Just 11 per cent of Ministry of Defence staff in north are Catholics
JUST 11 per cent of staff at the Ministry of Defence (MoD) in Northern Ireland are Catholics, with an even lower percentage making up the service that protects military barracks and MoD buildings.
In response to a Freedom of Information request seen by The Irish News, the MoD confirmed that just one in ten of its civilian staff in the north are Catholics.
Figures show that of 1,271 civilian employees 11 per cent of them are recorded as being Catholic, although a spokesman said that giving information on religious affiliation is voluntary.
Asked by The Irish News if recruiting Catholic staff is a priority, the MoD replied: "MoD is an award winning equal opportunities employer. No distinctions are made on religious, ethnic nor sexual grounds."
The percentage of Catholics is even lower in the Northern Ireland Security Guard Service (SGS), which is operated by the MoD.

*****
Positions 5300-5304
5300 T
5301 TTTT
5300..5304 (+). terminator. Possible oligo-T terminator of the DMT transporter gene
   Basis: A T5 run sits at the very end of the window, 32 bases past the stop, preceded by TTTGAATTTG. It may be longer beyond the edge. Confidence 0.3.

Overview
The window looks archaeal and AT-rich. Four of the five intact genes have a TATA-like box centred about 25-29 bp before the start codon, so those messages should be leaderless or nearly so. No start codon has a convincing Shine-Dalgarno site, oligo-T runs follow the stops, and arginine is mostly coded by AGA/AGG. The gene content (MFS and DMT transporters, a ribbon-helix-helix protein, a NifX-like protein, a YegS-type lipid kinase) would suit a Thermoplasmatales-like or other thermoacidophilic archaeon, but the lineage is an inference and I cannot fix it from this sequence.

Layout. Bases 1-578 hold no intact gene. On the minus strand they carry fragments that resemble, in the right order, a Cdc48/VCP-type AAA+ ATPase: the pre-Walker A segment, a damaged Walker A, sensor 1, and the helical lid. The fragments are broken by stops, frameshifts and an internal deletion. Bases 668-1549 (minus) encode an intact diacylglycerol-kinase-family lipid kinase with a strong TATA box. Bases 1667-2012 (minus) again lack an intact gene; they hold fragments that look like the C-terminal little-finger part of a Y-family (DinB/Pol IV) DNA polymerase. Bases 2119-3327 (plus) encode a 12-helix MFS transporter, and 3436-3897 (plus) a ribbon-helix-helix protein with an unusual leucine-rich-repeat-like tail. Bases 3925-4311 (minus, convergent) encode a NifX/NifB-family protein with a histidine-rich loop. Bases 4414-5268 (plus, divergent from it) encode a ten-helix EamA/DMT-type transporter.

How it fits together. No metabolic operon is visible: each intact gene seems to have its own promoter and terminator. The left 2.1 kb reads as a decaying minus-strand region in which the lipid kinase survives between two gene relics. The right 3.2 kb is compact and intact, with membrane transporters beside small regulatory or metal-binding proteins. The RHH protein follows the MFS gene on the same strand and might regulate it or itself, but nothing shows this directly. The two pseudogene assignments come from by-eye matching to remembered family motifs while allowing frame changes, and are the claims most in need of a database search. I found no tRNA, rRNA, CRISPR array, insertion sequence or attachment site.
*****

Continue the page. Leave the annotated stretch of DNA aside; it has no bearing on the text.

Set up under the Good Friday Agreement in 1998, the SGS is a civilian force which, unlike in Britain, guards military barracks armed with pistols and dressed in blue uniforms rather than military combats.
Just eight per cent of SGS guards are Catholics, out of a total of 380 .
The figure is considerably lower than other public bodies, with the number of Catholic PSNI officers rising to about 30 per cent since the mandatory 50-50 recruitment was ended in 2011.
Prior to the reforms, only around eight per cent of RUC officers came from the Catholic community.
The percentages for the MoD and police are in marked contrast to the rise in Catholic recruitment in the civil service, where a 2012 report stated that 47 per cent of staff were Catholics.
In March 2009, the SGS was heavily criticised when its guards failed to return fire on dissident republicans who killed Sapper Patrick Azimkar (21) and Sapper Mark Quinsey (23) at Massereene Barracks in Co Antrim.
Following the murders, former Conservative MP Patrick Mercer, who served nine tours of duty in the north, said it was time to consider the future of the service.
He told The Daily Telegraph: "It is very hard to understand why barracks in England, Scotland and Wales are protected by armed police officers or armed soldiers and airmen and yet in Northern Ireland we have a civilian service who, when it came to the test, didn't match up to what was required."